TALLINN - The threat of stagflation appears to have surfaced in Estonia and many parts of Eastern Europe, as economic growth contracts dramatically and inflation continues to climb steadily.
After the statistics office announced on Feb. 13 that the economy grew 4.5 percent in the fourth quarter 's the lowest rate in eight years 's stagflation has become a real possibility, particularly given that inflation has reached 11 percent and is poised to climb higher.
An analyst at Nordea, Andi Binsol, has predicted that GDP growth would fall below the Q4 2007 level in the first half of 2008, an opinion that Hardo Pajula of SEB Enskilda Equities seconded.
With a view from abroad, Danske Bank raised the unpleasant prospect that stagflation 's or a low-growth, high-inflation economy 's might be spreading throughout Eastern Europe, which has seen stellar economic activity for several consecutive years.
"Most of the countries in Central and Eastern Europe are struggling with major external imbalances, and therefore there is a clear risk that other countries in the region will follow in the steps of Hungary in 2008 and see a significant slowdown in growth," Danske bank wrote in a report.
The analysts argue that Hungary is slipping into a period of stagflation after its statistics office announced that fourth quarter GDP growth slowed to 0.8 percent, after 0.9 percent in the third quarter.
Hungary's inflation, meanwhile, was at 7.1 percent annual as of January, lower than the 9 percent level reached early last year but slightly higher than recent months.
As Danske Bank explains, "Hungary's dismal economic situation is to a large extent home-grown. For years fiscal policy in Hungary was extremely loose, resulting in major imbalances, both in terms of a major public deficit and a large current account deficit."
The same can be said about all three Baltic economies, which, while having nuances, have been driven by the same growth factors. To be sure, growth in the Baltics has been higher than in Hungary, as has the rise in consumer prices.
Estonia's GDP, for instance, skyrocketed 11.2 percent in 2006, while inflation last year was 9.6 percent. The economy started slowing significantly in the third quarter 's to 6.4 percent 's a trend that continued in the last three months of the year and now has observers worried. Ratings agencies have given all three countries a negative outlook.
Estonia's finance minister defended the government's performance, saying the macroeconomic situation was under control.
"It's strange for me to hear constant hints how irresponsible the central government is and how it fails to realize how big trouble there is at the door," Ivari Padar said. "The government is clearly acting responsibly, and the finance minister and the Finance Ministry are carefully watching all processes."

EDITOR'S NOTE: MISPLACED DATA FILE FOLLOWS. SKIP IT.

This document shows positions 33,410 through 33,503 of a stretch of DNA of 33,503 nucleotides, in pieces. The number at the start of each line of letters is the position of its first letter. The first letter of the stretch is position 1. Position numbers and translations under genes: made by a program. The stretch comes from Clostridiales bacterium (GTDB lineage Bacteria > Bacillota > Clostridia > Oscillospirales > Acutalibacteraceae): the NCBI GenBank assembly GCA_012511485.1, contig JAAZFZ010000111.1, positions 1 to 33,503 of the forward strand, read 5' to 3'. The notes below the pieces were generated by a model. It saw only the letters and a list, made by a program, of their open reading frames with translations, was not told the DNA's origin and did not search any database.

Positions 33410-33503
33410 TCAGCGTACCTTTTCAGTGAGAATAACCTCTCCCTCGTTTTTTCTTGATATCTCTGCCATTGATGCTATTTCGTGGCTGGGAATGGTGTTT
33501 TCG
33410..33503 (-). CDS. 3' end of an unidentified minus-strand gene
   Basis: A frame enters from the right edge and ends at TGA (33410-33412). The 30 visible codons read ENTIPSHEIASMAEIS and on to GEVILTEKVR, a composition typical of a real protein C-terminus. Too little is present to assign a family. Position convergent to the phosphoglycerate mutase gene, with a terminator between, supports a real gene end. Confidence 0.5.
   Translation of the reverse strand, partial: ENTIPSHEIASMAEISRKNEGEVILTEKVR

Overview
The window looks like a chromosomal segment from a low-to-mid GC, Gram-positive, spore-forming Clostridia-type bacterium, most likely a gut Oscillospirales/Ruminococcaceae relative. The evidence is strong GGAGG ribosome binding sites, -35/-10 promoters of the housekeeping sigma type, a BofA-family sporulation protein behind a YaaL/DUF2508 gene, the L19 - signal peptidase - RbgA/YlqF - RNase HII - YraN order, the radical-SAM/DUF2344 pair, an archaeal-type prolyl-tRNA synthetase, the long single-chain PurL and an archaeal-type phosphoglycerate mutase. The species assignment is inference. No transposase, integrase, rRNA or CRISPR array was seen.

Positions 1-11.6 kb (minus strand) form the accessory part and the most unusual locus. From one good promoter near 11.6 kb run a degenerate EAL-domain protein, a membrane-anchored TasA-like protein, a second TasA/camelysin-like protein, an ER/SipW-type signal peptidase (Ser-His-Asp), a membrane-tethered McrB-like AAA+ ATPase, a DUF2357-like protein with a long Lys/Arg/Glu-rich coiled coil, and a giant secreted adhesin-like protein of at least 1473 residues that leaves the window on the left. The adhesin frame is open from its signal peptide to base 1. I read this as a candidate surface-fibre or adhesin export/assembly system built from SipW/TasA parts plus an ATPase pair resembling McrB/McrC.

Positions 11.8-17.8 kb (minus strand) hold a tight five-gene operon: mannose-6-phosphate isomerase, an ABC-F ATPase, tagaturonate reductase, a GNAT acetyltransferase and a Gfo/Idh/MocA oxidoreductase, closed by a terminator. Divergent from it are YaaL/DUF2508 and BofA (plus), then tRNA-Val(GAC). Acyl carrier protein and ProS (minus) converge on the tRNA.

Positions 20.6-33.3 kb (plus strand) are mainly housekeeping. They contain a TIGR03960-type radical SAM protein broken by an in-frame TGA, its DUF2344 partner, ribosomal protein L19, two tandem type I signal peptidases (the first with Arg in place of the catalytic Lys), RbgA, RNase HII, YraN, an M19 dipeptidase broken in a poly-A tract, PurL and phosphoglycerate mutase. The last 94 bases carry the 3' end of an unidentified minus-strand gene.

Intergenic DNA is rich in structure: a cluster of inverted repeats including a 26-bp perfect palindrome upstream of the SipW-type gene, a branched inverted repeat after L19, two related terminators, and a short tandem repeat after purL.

Padar appealed to Estonians to keep their cool. "Let's try and survive these hard times together," he said, adding that negative attitudes can backfire and harm the economy.
The minister's appeal came the same day that the European Union issued a stern warning to Estonia, Latvia (see story on Page 5) and several other new members that they needed to do more to tackle macroeconomic imbalances.
"The macroeconomic imbalances that have accumulated during the years of very high growth of close to 10 percent or more 's notably wage growth exceeding that of productivity, price pressures and high net borrowing vis-a-vis the rest of the world 's are expected to moderate only gradually and the deceleration path of the economy is surrounded by downward risks," the commission said in a statement.
Analysts said that the low GDP indicator was due to the poor performance in the retail sector, manufacturing and real estate.
Estonian analysts are also predicting that unemployment will also tick upward in 2008 after hitting a low of 4.1 percent in the third quarter.
Nordea's Binsol said the unemployment rate will probably climb a bit this year due to structural reorganizations in the economy. He predicted unemployment for 2008 would reach 5.2 percent, compared with 4.7 percent in 2007.
Employment has increased every year since 2001, with the largest spurt recorded in 2006. If earlier employment grew at a rate of 1-2 percent a year, then in 2006 the number of employed shot up 6.4 percent.
Last year employment grew mainly in the first three quarters but slowed in the last quarter. In the last three months of the year the number of employed increased by only 0.5 percent year-on-year.
Eurostat and the European Commission's directorate general for regional policy estimated that Estonia's GDP per capita (adjusted to purchasing power parity) would reach 90 percent of the EU average by 2019. By 2011, GDP per capita is expected to surpass 75 percent of the EU average, the commission announced in December.